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The engine will not rev without an air supply so if you are blocking the air intake to the carb it is getting in somewhere else. I think you have checked the manifold to engine and manifold to carb joints and not found a problem however I would try assembling these joints with silicon sealer as well as the gasket and see if there is an improvement. 

The carb throttle and choke spindles can also leak but would have to be in a really bad state to cause the problem you are having but it may be worth putting some thick grease around them to see what happens
The carb is a newly reconditioned, and have tried a NOS 30 VM 7 ,have tried sealing joint already to no avail. I think I have about tried all the suggestion Mike
Have you checked the manifold thoroughly for cracks holes or distortion? Everything you describe still points to weak mixture, if you are 100% certain that the carb is clear of blockages, has the correct jets, fuel level and fuel supply then your problem has to be an air leak, which can only really come from the manifold, either through distortion, bad gasket or a hole or crack of some sort. Take the manifold back off, with a straight edge ensure it is flat where it meets the block, check the face of the block is also flat and do the same on the carb flange and corresponding manifold face. correct any issues, then remake both joints with new gaskets and a decent flange sealant such as Loctite 518, Hylomar or similar. I would also inspect the manifold very closely for any cracks, holes or other flaws or damage before refitting.
You mentioned valves, what makes you suspect this? I am assuming that you have checked compression's are good and even across all cylinders. Is there a history of a previous owner rebuilding the engine? I would not be immediately suspecting this but it is just possible the cam timing is way off, that said I am far more inclined to be suspecting weak mixture. You said that there was a lot of fuel in the bottom of the manifold after revving with the air intake blocked, this would be expected as the engine vacuum would be pulling almost neat fuel through the carb, but air must be getting in somewhere or it would simply flood and die when you block the intake.
Black Art Enthusiast 
Can I ask did you return to the original ignition set up ??
When a young lad I worked with a mechanic who worked on RAF PLANES during the war.
He always started to solve this type of problem remembering


Sorry if this is old hat !
Keep us informed
Hi I haven't as yet taken off the electronic ignition and returned it back to points. Will have a further look at manifold for cracks etc, thought if there was anything like that it would run rough on tick over. I reassembled everything after the carb with white exhaust paste, also checked everything was level with steel rule, will take it off again and let you know what I find. Thanks Mike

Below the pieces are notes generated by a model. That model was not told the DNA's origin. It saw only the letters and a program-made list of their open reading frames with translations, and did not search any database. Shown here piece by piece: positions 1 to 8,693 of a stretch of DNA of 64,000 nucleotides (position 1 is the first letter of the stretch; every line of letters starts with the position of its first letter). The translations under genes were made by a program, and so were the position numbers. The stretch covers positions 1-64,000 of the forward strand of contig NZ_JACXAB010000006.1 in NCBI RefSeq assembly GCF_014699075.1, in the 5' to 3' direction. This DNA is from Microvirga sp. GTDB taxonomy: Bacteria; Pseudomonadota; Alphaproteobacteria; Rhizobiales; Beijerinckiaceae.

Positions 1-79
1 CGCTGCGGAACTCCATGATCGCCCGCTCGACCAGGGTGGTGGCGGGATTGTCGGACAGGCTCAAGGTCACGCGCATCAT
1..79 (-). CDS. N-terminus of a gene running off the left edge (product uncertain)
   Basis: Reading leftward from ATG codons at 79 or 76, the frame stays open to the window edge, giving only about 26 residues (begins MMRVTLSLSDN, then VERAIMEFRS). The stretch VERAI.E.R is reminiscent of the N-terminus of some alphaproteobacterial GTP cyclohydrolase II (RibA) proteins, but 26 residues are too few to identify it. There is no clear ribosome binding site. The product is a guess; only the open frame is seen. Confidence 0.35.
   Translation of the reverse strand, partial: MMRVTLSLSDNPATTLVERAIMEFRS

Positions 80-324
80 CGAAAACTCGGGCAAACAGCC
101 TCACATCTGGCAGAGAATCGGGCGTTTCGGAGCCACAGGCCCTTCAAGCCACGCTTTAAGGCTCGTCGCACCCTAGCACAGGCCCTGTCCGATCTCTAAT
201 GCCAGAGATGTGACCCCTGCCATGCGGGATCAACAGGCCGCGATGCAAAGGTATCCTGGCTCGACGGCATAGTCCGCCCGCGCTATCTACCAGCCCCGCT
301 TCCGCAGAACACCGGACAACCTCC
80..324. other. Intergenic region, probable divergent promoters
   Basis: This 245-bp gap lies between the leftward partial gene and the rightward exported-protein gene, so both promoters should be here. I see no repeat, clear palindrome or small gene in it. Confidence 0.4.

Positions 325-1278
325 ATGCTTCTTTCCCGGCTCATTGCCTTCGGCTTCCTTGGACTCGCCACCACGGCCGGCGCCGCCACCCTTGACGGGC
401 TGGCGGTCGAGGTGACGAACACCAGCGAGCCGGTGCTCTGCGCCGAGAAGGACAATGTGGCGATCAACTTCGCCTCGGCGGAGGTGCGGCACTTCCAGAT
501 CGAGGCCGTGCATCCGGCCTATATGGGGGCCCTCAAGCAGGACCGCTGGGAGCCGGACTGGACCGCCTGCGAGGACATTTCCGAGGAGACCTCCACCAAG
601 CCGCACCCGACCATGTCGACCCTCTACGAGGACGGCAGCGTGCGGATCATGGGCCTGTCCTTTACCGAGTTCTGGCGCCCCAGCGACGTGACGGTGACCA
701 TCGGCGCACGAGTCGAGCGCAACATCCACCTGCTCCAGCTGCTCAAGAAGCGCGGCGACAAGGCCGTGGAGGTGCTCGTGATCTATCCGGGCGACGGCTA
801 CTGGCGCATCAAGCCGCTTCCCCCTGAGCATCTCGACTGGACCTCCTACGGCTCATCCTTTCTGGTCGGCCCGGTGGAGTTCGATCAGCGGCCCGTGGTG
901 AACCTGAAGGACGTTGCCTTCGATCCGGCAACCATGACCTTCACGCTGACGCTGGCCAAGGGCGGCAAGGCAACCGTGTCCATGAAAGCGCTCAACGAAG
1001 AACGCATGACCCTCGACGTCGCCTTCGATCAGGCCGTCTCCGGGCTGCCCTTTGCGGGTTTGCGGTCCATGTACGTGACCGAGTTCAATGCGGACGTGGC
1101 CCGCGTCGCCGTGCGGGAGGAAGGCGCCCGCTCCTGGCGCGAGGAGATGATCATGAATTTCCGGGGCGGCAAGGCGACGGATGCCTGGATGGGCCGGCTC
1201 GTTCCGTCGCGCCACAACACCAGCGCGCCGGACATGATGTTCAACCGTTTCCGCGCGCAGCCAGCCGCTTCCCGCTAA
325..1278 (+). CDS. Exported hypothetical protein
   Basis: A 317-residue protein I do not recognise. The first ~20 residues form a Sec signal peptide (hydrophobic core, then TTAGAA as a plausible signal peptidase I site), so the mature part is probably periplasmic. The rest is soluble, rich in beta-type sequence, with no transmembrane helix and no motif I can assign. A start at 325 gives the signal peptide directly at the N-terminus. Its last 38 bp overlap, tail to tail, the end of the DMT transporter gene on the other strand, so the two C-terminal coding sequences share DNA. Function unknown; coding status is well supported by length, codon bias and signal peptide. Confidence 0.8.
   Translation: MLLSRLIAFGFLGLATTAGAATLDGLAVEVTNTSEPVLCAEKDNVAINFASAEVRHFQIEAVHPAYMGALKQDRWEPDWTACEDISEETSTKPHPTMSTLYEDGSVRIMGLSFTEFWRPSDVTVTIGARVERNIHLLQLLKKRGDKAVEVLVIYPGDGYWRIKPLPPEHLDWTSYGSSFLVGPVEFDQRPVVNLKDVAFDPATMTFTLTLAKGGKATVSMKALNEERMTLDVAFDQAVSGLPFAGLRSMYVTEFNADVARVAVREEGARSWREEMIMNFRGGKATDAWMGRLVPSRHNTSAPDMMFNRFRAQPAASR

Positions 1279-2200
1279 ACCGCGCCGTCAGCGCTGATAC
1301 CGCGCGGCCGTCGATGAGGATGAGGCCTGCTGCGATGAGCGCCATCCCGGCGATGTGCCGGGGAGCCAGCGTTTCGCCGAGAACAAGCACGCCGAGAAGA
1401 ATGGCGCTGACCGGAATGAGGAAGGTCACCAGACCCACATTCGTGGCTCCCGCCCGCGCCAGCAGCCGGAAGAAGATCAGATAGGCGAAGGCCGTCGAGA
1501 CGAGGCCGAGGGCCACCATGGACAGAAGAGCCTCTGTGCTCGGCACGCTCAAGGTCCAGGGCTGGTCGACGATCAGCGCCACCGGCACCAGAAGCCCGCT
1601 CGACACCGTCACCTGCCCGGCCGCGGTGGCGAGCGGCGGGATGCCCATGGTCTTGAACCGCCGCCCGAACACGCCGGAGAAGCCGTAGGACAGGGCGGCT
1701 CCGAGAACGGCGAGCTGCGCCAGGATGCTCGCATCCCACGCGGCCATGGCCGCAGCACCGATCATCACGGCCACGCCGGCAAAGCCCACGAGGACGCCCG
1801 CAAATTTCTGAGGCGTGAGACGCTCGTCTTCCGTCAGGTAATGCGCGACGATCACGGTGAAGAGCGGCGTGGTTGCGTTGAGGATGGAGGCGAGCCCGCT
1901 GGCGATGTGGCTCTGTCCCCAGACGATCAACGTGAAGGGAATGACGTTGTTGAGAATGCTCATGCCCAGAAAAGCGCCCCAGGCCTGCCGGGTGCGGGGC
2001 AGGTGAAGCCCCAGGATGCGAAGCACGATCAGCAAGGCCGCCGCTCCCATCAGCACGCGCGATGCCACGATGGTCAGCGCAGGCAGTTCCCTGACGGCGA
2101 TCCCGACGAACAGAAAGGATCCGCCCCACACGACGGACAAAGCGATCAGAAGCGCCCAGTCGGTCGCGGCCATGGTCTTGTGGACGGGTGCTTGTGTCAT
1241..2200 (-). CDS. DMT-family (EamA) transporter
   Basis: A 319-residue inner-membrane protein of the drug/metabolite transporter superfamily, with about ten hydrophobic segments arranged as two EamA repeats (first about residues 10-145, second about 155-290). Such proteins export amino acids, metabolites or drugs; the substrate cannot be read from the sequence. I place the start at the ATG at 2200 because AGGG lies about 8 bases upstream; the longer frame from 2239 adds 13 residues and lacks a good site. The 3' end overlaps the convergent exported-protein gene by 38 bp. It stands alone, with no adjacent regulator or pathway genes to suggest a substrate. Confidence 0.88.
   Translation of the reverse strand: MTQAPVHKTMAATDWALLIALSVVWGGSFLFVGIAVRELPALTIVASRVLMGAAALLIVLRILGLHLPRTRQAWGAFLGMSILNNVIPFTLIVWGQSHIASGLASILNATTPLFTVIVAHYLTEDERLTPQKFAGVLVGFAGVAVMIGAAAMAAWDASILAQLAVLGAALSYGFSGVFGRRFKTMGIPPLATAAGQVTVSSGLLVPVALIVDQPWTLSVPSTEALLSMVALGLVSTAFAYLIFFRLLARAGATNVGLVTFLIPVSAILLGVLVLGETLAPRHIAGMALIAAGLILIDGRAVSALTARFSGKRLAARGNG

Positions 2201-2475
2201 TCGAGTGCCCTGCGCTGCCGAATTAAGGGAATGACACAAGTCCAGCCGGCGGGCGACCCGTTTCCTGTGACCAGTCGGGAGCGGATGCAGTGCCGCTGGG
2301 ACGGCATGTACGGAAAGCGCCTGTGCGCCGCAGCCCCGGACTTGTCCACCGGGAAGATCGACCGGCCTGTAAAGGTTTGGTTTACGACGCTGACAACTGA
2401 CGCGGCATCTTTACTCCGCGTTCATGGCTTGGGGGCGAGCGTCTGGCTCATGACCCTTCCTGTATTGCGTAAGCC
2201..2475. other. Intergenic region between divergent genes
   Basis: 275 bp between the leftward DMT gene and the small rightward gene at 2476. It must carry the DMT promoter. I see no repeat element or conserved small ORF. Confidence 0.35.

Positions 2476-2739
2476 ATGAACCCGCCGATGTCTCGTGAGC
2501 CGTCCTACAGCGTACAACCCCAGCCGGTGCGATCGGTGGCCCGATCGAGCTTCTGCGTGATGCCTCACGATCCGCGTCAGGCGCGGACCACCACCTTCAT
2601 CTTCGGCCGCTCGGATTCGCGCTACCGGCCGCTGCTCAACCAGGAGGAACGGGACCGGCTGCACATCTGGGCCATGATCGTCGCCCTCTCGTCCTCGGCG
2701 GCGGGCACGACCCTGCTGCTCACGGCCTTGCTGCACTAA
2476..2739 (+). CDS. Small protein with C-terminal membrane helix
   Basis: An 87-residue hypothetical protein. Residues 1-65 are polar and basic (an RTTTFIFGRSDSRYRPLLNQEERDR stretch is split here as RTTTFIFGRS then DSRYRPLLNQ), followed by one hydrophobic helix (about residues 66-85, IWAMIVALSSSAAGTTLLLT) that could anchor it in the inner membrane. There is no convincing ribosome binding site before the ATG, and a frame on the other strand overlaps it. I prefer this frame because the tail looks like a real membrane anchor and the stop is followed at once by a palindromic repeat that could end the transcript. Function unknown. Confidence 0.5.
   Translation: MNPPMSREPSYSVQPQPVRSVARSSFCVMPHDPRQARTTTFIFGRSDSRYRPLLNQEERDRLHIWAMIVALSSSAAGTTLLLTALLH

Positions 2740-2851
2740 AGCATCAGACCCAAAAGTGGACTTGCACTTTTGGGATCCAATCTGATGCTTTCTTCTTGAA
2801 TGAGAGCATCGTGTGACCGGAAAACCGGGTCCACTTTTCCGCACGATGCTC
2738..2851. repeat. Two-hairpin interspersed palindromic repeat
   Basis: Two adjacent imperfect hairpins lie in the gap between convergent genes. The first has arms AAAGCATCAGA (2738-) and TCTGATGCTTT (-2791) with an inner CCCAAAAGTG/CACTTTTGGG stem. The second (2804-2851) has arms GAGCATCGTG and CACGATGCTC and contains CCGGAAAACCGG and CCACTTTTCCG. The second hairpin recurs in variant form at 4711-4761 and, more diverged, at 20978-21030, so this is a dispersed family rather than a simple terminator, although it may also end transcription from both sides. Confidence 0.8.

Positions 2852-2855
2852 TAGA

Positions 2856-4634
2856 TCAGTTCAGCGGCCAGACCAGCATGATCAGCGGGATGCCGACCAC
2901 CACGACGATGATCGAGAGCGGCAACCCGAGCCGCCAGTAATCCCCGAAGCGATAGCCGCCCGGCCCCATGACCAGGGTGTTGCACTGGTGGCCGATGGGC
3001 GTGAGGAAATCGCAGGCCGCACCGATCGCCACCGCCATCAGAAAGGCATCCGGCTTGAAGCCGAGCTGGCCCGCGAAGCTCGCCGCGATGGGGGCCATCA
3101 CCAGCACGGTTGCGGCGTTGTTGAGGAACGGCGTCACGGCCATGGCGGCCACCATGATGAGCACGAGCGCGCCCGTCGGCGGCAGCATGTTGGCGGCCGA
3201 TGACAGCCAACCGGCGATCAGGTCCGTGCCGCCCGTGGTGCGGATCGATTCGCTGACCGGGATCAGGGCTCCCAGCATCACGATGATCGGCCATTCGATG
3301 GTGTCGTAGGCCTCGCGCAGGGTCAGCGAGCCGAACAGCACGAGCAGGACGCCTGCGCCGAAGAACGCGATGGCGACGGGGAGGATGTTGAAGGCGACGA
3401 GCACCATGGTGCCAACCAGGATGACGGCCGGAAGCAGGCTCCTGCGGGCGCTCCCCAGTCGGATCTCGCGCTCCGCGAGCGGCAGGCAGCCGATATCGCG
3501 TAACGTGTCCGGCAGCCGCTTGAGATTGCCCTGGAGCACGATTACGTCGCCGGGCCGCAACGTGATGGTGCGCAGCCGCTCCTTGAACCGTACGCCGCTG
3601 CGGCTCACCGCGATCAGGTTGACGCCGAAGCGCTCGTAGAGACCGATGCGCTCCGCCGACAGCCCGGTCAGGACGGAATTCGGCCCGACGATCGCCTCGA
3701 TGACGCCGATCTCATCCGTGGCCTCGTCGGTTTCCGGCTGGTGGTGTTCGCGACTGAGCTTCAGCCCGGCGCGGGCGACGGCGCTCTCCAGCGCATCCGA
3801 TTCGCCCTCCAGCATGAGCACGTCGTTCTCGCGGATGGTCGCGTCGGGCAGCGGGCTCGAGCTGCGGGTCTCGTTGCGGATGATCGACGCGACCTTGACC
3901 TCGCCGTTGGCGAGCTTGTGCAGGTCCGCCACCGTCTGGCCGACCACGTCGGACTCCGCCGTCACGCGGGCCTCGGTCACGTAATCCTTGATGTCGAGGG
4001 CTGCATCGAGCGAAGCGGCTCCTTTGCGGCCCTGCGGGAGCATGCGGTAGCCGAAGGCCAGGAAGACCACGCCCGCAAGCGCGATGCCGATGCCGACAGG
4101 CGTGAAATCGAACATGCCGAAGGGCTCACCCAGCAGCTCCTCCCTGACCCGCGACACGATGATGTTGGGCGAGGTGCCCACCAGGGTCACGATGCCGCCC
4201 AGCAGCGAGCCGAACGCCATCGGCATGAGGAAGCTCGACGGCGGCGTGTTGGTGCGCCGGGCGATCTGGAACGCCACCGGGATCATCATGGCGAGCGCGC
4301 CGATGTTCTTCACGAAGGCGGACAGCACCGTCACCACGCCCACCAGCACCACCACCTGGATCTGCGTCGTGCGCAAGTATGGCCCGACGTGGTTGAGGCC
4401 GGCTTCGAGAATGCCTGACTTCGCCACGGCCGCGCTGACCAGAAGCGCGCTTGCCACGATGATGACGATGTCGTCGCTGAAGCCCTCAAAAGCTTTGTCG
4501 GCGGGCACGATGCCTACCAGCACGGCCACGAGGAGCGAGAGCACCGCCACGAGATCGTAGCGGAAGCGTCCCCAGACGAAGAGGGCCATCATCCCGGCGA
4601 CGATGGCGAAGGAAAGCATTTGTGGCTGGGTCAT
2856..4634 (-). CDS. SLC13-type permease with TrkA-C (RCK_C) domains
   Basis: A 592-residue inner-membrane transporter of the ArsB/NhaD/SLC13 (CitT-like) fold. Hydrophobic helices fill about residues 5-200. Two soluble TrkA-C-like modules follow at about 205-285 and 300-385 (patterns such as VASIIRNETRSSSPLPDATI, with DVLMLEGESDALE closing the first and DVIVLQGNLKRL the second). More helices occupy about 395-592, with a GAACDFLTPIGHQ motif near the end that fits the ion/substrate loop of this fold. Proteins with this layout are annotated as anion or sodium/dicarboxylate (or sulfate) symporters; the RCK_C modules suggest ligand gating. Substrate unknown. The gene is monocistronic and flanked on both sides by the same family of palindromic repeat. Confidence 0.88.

I appreciate this may be a 'long shot', but have you got the right jets in the carburettor? For a Big Seven, they should be:- Main Jet 90, Compensation Jet 50, Slow Running Jet 60.

I would also restore it to electro-mechanical (points and condenser) ignition. I don't trust all this modern "electrickery". Electronics can fail in some really esoteric ways and often a buggered circuit board looks exactly like a working one!
I still think it is a jet problem. Hand over the intake is equivalent to pulling out the choke and is often a trick used for getting a reluctant engine to start.
Normally fuel is fed into the engine via the main jet. However when the throttle is opened from tickover there is a delay in vacuum getting to the main jet and the engine will stall because the mixture goes weak.
The compensating jet holds a reserve of fuel in its gallery and is brought into play when the throttle opens, hence enriching the mixture. Once the revs have risen the main jet takes over.
Stalling on opening the throttle is classic compensating jet problem.
If it's ticking over OK try flapping the throttle open and shut and pull the choke at the same time. If it gets off tick-over it might well run OK.
It is a very long shot, but just in case... I posted this in a thread in Jan 2019.

I was recently asked by a chap to have a look at his Big 7 - which he said was down on power. I took the air cleaner off and found the choke cable was connected too tightly and this resulted in the choke butterfly being permanently half closed. Released the cable and normal power was resumed.
Hi thanks for all the suggestions. I have this afternoon taken off the manifold cleaned everything up checked it for cracks or holes checked for everything being level even blanked off the inlet part of the manifold and filled with water, no leakage into exhaust parts. Refitted with exhaust paste both sides of gasket which was o.k., started up seemed initially to be better but would still not rev unless choke was partially on. It is the same whichever carburettor I use, one is recondition the other new old stock but a 30 VM7 not a 30 VM4, but other people run with a VM7. Losing all confidence now that I will get it right, will let every one know what I decide to do Thanks Mike.
Would it not be possible for some one close to Hobbo to go round with a carb & dis  which they know are working OK and start from scratch and go through the setup again.
A lot of times it is very easy to miss  the obvious and the new person does not have any frustrations with the engine.
it is very hard to keep on going over the same setup.
would hate to see some one give up on Sevens
So please some one needs to step up

IT will get fixed

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